To penetrate the ultimate reality of this oeuvre is a privilege of personal reading alone. What makes Pilinszky one of the greatest figures of European poetry and essay is that the thematic restriction of his poetry has severe, paradoxical existential-ontological consequences – to wit, it presents the unconventional drama of the human narrative through the sacred space, symbolism and rituals of Christian mysticism. In Pilinszky's poems understanding is not arrived at through reflection, as we are used to in post-enlightenment times, but rather from the desire for the creature (the human being) and the Creator to be united. The confessional religiosity of Pilinszky constantly imitates, and initiates us into, the passion play of “man crucified on the cross of time and space.” It is no coincidence that he names Dostoevsky, Simone Weil, and Gabriel Marcel as his personal spiritual landmarks.
If we want to locate the poet's position with the help of further names, we could mention Ingmar Bergman, in whose films the problem and the metaphor of a hidden God is just as powerfully present as in the works of Pilinszky. However, while according to Bergman “the heavens are empty,” the Hungarian poet is not ready to renounce the existence of a higher power and its sole, authentic form of manifestation – that is to say, Jesus Christ and love.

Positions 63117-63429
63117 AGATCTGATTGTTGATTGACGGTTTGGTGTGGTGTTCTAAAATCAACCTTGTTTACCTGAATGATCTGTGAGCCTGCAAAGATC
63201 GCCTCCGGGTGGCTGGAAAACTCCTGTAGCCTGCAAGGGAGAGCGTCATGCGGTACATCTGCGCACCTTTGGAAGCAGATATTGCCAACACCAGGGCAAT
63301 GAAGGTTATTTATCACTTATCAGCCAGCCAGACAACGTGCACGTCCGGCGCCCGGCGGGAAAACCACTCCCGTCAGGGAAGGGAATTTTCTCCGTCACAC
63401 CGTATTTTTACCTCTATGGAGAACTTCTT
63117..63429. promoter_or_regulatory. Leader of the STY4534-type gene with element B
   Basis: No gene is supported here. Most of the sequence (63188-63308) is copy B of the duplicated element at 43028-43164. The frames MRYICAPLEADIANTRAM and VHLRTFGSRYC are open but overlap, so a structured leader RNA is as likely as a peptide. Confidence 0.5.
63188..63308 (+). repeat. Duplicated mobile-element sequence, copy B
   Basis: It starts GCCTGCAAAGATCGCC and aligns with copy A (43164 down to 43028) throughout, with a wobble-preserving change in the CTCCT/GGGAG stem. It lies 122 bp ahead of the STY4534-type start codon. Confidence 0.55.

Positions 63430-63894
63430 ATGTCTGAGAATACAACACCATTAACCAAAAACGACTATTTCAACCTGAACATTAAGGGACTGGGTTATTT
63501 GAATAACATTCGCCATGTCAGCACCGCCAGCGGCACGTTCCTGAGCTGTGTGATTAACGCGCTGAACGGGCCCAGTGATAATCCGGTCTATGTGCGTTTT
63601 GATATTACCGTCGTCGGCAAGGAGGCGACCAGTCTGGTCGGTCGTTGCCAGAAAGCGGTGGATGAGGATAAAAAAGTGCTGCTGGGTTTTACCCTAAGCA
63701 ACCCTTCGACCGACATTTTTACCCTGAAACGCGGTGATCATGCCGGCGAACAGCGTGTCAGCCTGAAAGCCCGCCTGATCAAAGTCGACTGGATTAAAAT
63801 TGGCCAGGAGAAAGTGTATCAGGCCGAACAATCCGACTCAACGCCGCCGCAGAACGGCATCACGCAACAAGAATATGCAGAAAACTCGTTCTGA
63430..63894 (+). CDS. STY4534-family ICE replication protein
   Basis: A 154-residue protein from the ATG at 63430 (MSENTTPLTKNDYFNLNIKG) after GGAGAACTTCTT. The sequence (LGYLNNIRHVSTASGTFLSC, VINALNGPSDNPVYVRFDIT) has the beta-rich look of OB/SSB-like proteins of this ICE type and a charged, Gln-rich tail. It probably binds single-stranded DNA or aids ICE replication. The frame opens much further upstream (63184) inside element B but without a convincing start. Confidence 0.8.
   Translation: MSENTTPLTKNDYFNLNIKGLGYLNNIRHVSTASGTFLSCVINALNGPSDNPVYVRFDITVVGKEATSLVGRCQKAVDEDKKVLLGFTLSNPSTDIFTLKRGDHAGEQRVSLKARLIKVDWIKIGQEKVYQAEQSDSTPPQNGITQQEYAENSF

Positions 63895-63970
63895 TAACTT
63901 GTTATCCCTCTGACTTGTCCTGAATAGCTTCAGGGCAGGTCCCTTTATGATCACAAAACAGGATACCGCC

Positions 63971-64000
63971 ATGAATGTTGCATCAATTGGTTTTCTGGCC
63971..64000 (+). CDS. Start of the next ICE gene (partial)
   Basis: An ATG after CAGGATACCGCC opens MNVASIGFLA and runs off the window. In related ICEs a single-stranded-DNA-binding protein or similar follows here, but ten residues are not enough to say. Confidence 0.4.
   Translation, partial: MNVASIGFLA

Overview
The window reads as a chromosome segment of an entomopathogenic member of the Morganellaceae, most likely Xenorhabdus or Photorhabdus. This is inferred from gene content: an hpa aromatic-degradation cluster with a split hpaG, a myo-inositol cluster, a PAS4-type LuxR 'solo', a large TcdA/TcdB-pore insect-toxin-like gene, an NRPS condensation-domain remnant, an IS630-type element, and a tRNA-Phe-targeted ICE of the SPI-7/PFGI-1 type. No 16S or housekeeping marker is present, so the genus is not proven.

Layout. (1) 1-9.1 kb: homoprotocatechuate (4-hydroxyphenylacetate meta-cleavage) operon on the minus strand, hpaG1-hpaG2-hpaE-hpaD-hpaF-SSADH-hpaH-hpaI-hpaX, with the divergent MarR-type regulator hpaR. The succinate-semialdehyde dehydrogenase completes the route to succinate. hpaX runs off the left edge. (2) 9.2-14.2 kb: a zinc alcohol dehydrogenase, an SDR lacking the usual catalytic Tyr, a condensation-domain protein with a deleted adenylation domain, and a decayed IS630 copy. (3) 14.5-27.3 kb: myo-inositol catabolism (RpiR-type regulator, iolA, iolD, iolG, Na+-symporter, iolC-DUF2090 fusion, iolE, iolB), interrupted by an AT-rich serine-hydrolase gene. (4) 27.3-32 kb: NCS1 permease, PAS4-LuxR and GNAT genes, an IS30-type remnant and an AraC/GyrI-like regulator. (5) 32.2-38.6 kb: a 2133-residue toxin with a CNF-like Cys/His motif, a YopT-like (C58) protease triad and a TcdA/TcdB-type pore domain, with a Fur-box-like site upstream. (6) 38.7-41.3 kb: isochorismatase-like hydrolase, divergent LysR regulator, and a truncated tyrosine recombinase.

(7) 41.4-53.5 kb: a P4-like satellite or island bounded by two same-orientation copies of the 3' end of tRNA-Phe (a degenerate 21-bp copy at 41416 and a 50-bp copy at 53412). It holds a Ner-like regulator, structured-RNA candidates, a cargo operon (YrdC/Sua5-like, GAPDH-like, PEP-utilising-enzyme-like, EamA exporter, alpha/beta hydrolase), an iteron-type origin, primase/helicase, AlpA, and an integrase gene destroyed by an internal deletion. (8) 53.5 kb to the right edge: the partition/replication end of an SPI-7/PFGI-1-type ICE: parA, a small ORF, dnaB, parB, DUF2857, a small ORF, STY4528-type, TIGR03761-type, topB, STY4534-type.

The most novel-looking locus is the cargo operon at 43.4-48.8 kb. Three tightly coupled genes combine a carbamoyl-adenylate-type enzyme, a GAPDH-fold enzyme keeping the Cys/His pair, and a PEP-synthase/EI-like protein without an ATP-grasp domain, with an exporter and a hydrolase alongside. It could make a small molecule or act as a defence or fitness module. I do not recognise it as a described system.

It is no coincidence that he recurrently speaks of “the aesthetics of the gospel” in his essays:

This impact made by Jesus on European art is a kind of loving-passionate search for truth which is ready to sacrifice even the “beauty” of the work of art. It wishes to be alone with a heart –  that of Ivan Karamazov or Anna Karenina – as if nothing else existed in the world. Before this “Jesus gaze”, all external obligations cease to exist; the only thing left is the pounding heart, waiting to be examined. If the “classical line” delights us through the proportionate dimensions of literature, the “Jesus line” does so through its directness. The Christian artist does not wish to present a masterly depiction of his hero, but rather wants to be his brother and fellow, hoping to get closer to him not in the hour of fortune, but in that of defeat. The classical artist wears a mask; the Christian artist is naked. The classic artist is a master; the Christian, a Samaritan.

In his final period, it is this impoverished preservation of the world, bereft to the point of stuttering, that appears in both his poetry and his plays.
Lajos Jánossy

Previously on HLO
Poems by János Pilinszky

Tags: János Pilinszky (1921-1981)